Recall plan preventive controls explained!…
In this post we’re going to cover the FDA’s requirements for recall plan preventive controls and how they may differ from those required in the BRC Food Safety standard. This is one of a series of posts on preventive controls – if you would like to read the rest, you can find them here:
Process preventive controls
The rule states what elements of recall controls must be in place, but they do not provide exact instructions as to how you must meet these. The facility needs to determine what level of control is needed, to ensure that the rule is met effectively.
“§117.139 Recall Plan
For food with a hazard requiring a preventive control:
(a) You must establish a written recall plan for the food.
(b) The written recall plan must include procedures that describe the steps to be taken, and assign responsibility for taking those steps, to perform the following actions as appropriate to the facility:
(1) Directly notify the direct consignees of the food being recalled, including how to return or dispose of the affected food;
(2) Notify the public about any hazard presented by the food when appropriate to protect public health;
(3) Conduct effectiveness checks to verify that the recall is carried out; and
(4) Appropriately dispose of recalled food—e.g., through reprocessing, reworking, diverting to a use that does not present a safety concern, or destroying the food.”
Reference: FDA FSMA Title 21 of the Code of Federal Regulation Part 117—Current Good Manufacturing Practice, Hazard Analysis, and Risk‐based Preventive Controls for Human Food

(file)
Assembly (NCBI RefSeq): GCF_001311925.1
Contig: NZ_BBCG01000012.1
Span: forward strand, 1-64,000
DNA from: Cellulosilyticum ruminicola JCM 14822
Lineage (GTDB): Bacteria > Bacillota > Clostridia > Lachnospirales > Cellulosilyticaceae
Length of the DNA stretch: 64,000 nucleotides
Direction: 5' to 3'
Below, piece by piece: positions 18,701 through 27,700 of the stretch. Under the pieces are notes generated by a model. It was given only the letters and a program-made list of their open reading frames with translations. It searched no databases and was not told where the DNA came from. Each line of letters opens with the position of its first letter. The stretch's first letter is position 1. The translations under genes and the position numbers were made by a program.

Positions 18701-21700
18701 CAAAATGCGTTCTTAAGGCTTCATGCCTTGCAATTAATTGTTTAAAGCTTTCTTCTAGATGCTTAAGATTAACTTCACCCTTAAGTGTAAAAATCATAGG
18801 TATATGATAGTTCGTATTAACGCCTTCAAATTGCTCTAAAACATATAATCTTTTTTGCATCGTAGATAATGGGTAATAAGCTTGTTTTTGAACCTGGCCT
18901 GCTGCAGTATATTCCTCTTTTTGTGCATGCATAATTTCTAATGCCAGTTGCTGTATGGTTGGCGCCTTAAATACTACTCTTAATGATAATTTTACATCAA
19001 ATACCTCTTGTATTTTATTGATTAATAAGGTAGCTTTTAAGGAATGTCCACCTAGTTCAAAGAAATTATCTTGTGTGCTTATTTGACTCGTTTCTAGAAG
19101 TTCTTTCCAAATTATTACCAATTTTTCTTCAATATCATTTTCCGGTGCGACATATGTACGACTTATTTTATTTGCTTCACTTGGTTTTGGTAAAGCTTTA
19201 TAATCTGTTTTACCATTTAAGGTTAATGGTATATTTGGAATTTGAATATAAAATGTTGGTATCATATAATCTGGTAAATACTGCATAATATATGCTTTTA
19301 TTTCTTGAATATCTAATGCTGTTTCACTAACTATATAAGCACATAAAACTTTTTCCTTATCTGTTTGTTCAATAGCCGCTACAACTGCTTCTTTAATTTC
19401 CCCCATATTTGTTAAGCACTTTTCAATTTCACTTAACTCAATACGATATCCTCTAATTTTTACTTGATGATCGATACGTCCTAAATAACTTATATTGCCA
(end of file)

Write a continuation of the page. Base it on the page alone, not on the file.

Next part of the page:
So, to review the rule as it’s written, what the FDA are saying is:
- There must be a written recall plan in place, which includes procedures and records to ensure that food can be recalled effectively.
- The procedures must include communication plans
- To ensure that those involved in the handling of the product can be notified quickly, to effectively recall the product.
- To ensure that the public are notified quickly and effectively, through the necessary channels
- The procedures must also include checks to reconcile the product, to ensure that all affected product has been captured by the recall.
- Finally, the procedure must ensure that all affected product is disposed of in an appropriate manner.
Comparison to BRC
If you adhere to the BRC Food Safety Standard you will comply with the recall plan requirements of the rule. You would not however, comply with the BRC Food Safety Standard – if you were to just comply with the FDA’s requirements of the recall plan, because the BRC standard is more detailed, or of a higher standard.
The additional requirements in section 3.11 of the BRC standard are:
- Incidents such as disruption to key services, natural disasters and malicious contamination or sabotage must be included in the procedure. This is to ensure that the disruption to the customer is minimised and also to ensure that any product indirectly affected by the incident is managed.
- Pre-agreed contingency plans must be in place for the above types of incidents, so that they can implemented quickly if required.
- The recall procedure must be tested at least annually.
- If a recall was to occur, your BRC certification body must be informed within 3 working days.
I hope you’ve found this useful, in the next post we are going to look at how to structure your risk assessments; to bring together the individual risk assessment elements of allergens, sanitation, supply-chain and the process.
As always, if you have any questions, please feel free to ask them in the reply box below and I’ll answer them for you.
If you’re looking to introduce a recall plan into your facility, you may find our brand new, best practise recall documentation pack useful, just click on the image below for more information…
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